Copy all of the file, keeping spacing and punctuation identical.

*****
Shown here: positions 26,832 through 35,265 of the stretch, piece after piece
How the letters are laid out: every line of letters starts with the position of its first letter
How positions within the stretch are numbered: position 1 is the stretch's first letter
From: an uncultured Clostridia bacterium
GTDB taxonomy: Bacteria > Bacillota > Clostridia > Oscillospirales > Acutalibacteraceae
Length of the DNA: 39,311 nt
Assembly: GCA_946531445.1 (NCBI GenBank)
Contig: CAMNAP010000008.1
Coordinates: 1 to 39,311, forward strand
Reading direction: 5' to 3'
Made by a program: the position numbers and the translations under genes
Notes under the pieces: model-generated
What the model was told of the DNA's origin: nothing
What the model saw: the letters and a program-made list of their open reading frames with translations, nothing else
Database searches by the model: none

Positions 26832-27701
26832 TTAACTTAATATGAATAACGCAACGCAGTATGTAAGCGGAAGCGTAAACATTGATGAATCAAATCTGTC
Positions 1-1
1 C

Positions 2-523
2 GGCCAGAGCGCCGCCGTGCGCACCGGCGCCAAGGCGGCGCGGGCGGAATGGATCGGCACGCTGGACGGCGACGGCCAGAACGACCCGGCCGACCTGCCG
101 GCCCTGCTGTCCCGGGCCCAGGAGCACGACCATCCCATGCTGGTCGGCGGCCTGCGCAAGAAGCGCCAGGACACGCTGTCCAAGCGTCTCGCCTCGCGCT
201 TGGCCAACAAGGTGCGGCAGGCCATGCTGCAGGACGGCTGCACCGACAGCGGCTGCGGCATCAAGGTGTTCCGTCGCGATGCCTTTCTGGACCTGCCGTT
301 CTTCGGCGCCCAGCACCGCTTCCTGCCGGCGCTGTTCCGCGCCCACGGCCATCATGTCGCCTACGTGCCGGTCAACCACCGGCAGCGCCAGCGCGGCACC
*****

Shown here: positions 26,832 through 35,265 of the stretch, piece after piece
How the letters are laid out: every line of letters starts with the position of its first letter
How positions within the stretch are numbered: position 1 is the stretch's first letter
From: an uncultured Clostridia bacterium
GTDB taxonomy: Bacteria > Bacillota > Clostridia > Oscillospirales > Acutalibacteraceae
Length of the DNA: 39,311 nt
Assembly: GCA_946531445.1 (NCBI GenBank)
Contig: CAMNAP010000008.1
Coordinates: 1 to 39,311, forward strand
Reading direction: 5' to 3'
Made by a program: the position numbers and the translations under genes
Notes under the pieces: model-generated
What the model was told of the DNA's origin: nothing
What the model saw: the letters and a program-made list of their open reading frames with translations, nothing else
Database searches by the model: none

Positions 26832-27701
26832 TTAACTTAATATGAATAACGCAACGCAGTATGTAAGCGGAAGCGTAAACATTGATGAATCAAATCTGTC
Positions 1-1
1 C

Positions 2-523
2 GGCCAGAGCGCCGCCGTGCGCACCGGCGCCAAGGCGGCGCGGGCGGAATGGATCGGCACGCTGGACGGCGACGGCCAGAACGACCCGGCCGACCTGCCG
101 GCCCTGCTGTCCCGGGCCCAGGAGCACGACCATCCCATGCTGGTCGGCGGCCTGCGCAAGAAGCGCCAGGACACGCTGTCCAAGCGTCTCGCCTCGCGCT
201 TGGCCAACAAGGTGCGGCAGGCCATGCTGCAGGACGGCTGCACCGACAGCGGCTGCGGCATCAAGGTGTTCCGTCGCGATGCCTTTCTGGACCTGCCGTT
301 CTTCGGCGCCCAGCACCGCTTCCTGCCGGCGCTGTTCCGCGCCCACGGCCATCATGTCGCCTACGTGCCGGTCAACCACCGGCAGCGCCAGCGCGGCACC